7.16 Ezekiel -- the Hard Face of God
Ezekiel's portrayal of God's character is harsh: exasperation, betrayal, abhorrence, anger. In one word, God is the Judge of Israel and the nations, and of individual human behavior. This is the God modern man does not know. In his simple pieties of universal peace and benevolence, the 21st century citizen denies the very existence of Ezekiel's God -- the wrathful deity who is both judge and executioner. The pillar of modern morality is freedom without accountability, which, if you read Ezekiel carefully, is exactly what God accuses Israel of. Whoops! Could we as individuals and as a civilization possibly be sitting in the same hotseat? Surely not. Though the list of Israel's sins is very similar to our own, we know that No One is keeping score against us, let alone pulling the strings of history to cause devastation and turmoil. Such is the easy conscience of our times. Israel put its ultimate trust in the solidity of the Temple, which showed God's irrevocable commitment to their survival. We have no Temple -- late Western civilization tore down the religious core of society -- but we still have the same sense of self-righteousness and moral complacency: "the United Nations will save us." "We are too big to fail."
In this context, it is appropriate for us to consider the nature and extent of the judgments God pronounced through Ezekiel. Ezekiel introduces Jehovah-makkeh, "the Lord who strikes" (Eze 7:9), a shock to those who knew Him as Jehovah-jireh (Gen 22:14) and Jehovah-nissi (Ex 17:15):
"The Lord who had provided and protected was about to strike (Taylor 93).
In Eze 14:12-20, the Lord describes four judgments that He sends against nations: sword, famine, wild beasts, and plague; in v. 21, He confirms that all four would be sent against Jerusalem. In Eze 5:1-17 He divided the city’s inhabitants into three groups:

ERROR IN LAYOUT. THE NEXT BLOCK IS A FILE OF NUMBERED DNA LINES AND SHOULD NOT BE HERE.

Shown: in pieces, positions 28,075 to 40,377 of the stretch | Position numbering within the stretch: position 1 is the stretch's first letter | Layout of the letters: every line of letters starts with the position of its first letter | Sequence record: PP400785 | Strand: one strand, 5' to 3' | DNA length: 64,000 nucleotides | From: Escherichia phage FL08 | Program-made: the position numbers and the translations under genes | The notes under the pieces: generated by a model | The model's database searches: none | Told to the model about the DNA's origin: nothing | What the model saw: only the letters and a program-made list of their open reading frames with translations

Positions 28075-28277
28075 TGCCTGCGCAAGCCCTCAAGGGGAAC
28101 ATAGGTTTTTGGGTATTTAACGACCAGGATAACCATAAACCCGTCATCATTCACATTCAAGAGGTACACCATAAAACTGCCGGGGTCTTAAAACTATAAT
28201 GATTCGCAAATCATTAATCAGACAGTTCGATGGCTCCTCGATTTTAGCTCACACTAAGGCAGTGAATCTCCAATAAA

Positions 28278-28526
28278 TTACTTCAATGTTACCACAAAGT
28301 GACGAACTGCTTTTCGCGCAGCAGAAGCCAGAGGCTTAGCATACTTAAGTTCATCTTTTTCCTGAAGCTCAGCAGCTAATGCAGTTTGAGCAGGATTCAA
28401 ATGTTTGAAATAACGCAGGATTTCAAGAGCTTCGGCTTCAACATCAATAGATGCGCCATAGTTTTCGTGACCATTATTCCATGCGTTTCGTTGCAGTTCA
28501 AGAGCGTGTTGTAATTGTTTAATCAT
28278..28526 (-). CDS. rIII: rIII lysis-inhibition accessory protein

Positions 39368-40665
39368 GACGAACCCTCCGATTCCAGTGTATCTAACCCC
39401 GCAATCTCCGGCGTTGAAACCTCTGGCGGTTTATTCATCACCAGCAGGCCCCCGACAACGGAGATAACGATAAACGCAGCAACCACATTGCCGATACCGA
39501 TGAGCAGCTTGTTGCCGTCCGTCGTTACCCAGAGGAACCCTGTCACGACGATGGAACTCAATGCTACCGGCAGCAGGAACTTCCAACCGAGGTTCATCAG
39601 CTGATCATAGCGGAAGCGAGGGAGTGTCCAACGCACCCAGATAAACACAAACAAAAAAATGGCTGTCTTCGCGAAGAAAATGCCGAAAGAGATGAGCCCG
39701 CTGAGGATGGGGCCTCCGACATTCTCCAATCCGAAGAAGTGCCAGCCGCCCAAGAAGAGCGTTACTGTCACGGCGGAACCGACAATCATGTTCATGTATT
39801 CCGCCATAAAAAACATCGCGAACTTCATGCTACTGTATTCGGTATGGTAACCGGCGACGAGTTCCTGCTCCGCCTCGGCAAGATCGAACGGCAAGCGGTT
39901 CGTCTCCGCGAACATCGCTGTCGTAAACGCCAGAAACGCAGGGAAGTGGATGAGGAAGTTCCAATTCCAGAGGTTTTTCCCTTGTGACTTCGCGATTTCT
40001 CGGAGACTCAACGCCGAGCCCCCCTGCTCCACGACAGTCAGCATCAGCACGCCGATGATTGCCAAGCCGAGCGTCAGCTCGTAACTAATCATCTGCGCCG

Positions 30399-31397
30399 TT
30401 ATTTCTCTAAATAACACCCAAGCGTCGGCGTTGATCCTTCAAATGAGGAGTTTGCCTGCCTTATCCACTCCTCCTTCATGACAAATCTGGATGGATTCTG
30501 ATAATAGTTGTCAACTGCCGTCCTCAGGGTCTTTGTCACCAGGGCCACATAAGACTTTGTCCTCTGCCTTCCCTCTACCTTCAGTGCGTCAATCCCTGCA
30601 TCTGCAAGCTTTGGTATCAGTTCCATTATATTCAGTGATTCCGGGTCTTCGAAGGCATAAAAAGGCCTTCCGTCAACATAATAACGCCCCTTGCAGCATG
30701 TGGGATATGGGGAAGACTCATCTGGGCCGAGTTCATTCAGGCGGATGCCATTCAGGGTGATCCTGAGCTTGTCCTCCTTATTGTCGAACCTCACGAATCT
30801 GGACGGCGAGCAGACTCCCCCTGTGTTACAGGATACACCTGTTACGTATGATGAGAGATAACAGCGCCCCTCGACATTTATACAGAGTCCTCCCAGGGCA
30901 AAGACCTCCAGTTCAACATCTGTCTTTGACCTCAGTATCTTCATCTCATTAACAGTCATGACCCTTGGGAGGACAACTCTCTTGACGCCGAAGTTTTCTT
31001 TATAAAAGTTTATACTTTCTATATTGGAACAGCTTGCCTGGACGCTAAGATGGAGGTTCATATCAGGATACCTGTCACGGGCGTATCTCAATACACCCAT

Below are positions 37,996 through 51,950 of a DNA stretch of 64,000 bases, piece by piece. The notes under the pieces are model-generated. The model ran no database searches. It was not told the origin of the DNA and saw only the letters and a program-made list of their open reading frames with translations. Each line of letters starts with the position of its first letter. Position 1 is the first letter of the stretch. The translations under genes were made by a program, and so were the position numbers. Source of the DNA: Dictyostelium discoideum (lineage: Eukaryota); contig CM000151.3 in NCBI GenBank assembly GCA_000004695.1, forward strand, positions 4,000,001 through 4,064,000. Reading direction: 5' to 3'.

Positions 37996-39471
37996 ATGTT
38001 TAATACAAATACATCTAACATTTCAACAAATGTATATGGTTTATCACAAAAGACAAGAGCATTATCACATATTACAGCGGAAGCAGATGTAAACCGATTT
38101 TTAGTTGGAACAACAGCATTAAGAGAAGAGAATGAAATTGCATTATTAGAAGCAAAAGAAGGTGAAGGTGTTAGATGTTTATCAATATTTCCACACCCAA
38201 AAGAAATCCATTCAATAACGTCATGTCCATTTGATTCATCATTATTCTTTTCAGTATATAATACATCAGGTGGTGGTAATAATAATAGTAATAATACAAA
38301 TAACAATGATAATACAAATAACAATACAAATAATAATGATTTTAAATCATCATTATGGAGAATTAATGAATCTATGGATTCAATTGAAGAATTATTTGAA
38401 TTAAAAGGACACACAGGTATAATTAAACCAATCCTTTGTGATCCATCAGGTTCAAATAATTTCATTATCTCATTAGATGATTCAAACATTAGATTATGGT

a. One third will die inside the walls, during a prolonged siege, of plague or famine or even cannibalism (Eze 5:10-12, Eze 7:15). These deaths are symbolized by fire (Eze 5:2, Eze 15:7, Eze 19:14). The siege, enacted in chap 4, is described as a gathering of disgusted former lovers come to strip away Judah’s pretensions and expose her shame (Eze 16:37-41, Eze 23:22-30). The Lord made His prophet aware of the precise day (Jan 15, 588 B.C.) on which the siege began (Eze 24:1-2).
b. Another third will be killed by the sword outside the city, when they emerge to fight or to flee. The Lord Himself wields the sword, which is Babylonia (Eze 21:3-5, Eze 21:19, Eze 30:24-25). The Lord makes Babylon "the ruler of the nations" (Eze 31:11), and will give them the plunder of Egypt as a reward for their work for Him (Eze 29:18-20).
c. A final third will be scattered to the winds of exile (Eze 5:2-12, Eze 12:15). The east wind represents Babylonia (Eze 17:10, NIVStudy Bible p. 1264). This group will be pursued by sword famine, plague, and wild beasts, but a remnant will survive. This is a fulfilment of threats made by the Lord ever since the days of Moses (Eze 20:23, Lev 26:33, Deut 28:64).
This combination of judgments is described in apocalyptic terms: it is "the end," "doom" (Eze 7:1-7). The worst aspect of judgment was the Lord withdrawing the favor of His presence: "I will turn my face away from them," He says (Eze 7:22, Eze 39:23-24). In a powerful and chilling vision, He showed Ezekiel the "utterly detestable" acts of idolatry "that will drive me far from my sanctuary" (Eze 8:6), and then proceeded to leave: His glory moved from the Holy of Holies to the door of the Temple, the east gate of the Temple compound, and finally the Mount of Olives outside the city (Eze 9-11). This withdrawal of the Presence of God was the ultimate judgment, because it was the loss of the real Treasure that Israel possessed.
We started this section by observing that Ezekiel's God is harsh and judgmental. This is true, but that only emphasizes the necessity of reading the rest of the Bible. Ezekiel is only one facet of the diamond -- other books highlight other aspects of God's nature. We cannot deny any of them, but we must not absolutize just one of them either. We have to consider both the context and the progressive nature of revelation. We know that other books, particularly in the New Testament, show the mercy of God. But mercy only appears miraculous when seen against a backdrop of the truly desperate situation of our moral failure. The Book of Ezekiel is harsh and unforgiving, but it is reality...it shows the end result of prolonged rebellion, "the wages of sin."